Morning Links

Morning Links: 18-Foot-Tall Edition

A statue of Paul Bunyan in Bangor, Maine.WIKIMEDIA

A statue of Paul Bunyan in Bangor, Maine.

WIKIMEDIA

Really Big Art

Anish Kapoor told the South China Morning Post that the vandalism of his work at Versailles last year was an “inside job” and that the response of officials at the palace was “pathetic.” [The Art Newspaper]

“The Sacramento Kings’ off-season acquisition is 18 feet tall.” Ben Cohen tells the story of how a Koons sculpture was purchased for the plaza outside the basketball team’s new stadium, and the controversy it generated in the city. [The Wall Street Journal]

Museums

The Neue Galerie in New York has reached an agreement with the heirs of a Jewish art collector whose 1914 Karl Schmidt-Rottluff painting was sold after his wife and son fled Nazi Germany in the 1930s. The work, which had been in the museum’s collection, was returned to the family and then bought back at fair market value. [The New York Times]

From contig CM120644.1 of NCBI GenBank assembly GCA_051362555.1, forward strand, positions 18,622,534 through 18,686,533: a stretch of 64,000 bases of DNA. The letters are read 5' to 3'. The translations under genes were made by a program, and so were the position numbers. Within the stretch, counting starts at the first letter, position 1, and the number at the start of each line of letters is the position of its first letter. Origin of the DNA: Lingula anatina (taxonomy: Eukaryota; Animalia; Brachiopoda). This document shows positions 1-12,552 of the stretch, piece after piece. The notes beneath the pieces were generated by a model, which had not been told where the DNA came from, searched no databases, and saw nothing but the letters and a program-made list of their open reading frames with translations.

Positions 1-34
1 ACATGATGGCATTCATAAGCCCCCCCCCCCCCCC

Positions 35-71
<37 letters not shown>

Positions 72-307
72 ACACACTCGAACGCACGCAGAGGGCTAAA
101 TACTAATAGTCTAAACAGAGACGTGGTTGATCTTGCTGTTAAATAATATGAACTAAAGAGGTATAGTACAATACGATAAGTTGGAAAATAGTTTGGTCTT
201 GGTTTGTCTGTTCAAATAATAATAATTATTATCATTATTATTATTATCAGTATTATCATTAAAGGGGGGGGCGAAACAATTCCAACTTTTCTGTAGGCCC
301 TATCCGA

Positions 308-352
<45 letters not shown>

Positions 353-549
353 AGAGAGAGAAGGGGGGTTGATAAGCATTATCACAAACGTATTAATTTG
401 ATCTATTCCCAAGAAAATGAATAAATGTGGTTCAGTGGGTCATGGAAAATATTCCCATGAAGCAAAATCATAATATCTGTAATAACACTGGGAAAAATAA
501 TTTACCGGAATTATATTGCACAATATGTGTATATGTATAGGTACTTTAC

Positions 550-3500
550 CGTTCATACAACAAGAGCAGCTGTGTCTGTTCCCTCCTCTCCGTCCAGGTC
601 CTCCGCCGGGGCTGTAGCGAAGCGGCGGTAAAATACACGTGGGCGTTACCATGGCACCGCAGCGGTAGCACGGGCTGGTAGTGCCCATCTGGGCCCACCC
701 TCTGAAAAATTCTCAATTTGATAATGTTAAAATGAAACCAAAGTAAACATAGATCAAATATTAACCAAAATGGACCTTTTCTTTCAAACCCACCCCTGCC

Jen Graves speaks with Ishmael Butler, the outgoing director of the Frye Art Museum in Seattle. [The Stranger]

Brett Abbott is stepping down as curator of photography and head of collections at the High Museum in Atlanta to become the director of collections and exhibitions at the Amon Carter Museum of American Art in Fort Worth, Texas. [ArtsATL]

Nearly 100 people attended a yoga class at the Fresno Art Museum in California to benefit the Art of Life Cancer Foundation. [ABC 30]

An Extra-Large Bonus Section Because It’s a Slow Day

Here are images of “Gigi’s Underground,” Maggie Lee’s show at 356 Mission in Los Angeles. [Sex Life]

Flashback: a photo of Angelina Jolie’s divorce attorney, Laura Wasser, with an Ed Ruscha. [Bloomberg]

Trevor Shimizu and Shimon Minamikawa at the Green Gallery in Milwaukee. [Contemporary Art Daily]

“A theory of creepiness,” by Pam Weintraub. [Aeon]

In case you missed it: a brief history of the huge mythical lumberjack Paul Bunyan, and the sculptures that honor him. [The New York Times]

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